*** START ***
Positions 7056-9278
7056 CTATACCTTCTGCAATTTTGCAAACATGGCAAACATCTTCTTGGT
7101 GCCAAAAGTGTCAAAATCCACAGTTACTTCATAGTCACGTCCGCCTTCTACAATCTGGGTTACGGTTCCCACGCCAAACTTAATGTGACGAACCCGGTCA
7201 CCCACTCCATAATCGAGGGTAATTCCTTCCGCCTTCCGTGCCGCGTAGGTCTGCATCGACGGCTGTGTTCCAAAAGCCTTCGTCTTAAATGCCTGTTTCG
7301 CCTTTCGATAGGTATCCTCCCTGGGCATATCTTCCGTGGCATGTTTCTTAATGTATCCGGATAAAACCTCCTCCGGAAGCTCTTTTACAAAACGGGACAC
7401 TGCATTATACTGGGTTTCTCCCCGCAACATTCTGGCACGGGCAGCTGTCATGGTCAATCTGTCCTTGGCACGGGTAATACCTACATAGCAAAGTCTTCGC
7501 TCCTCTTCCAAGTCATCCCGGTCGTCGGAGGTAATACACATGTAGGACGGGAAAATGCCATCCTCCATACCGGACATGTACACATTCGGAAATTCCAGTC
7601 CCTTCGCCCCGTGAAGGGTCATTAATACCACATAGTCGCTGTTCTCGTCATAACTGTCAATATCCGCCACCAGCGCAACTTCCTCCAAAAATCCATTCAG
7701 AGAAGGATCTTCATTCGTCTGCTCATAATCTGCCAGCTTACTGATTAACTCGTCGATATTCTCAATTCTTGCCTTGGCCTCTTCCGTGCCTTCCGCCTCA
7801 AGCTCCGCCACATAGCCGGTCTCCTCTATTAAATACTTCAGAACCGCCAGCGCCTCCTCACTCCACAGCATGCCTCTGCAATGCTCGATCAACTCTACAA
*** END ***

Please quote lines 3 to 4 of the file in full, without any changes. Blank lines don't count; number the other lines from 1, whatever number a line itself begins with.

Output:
7101 GCCAAAAGTGTCAAAATCCACAGTTACTTCATAGTCACGTCCGCCTTCTACAATCTGGGTTACGGTTCCCACGCCAAACTTAATGTGACGAACCCGGTCA
7201 CCCACTCCATAATCGAGGGTAATTCCTTCCGCCTTCCGTGCCGCGTAGGTCTGCATCGACGGCTGTGTTCCAAAAGCCTTCGTCTTAAATGCCTGTTTCG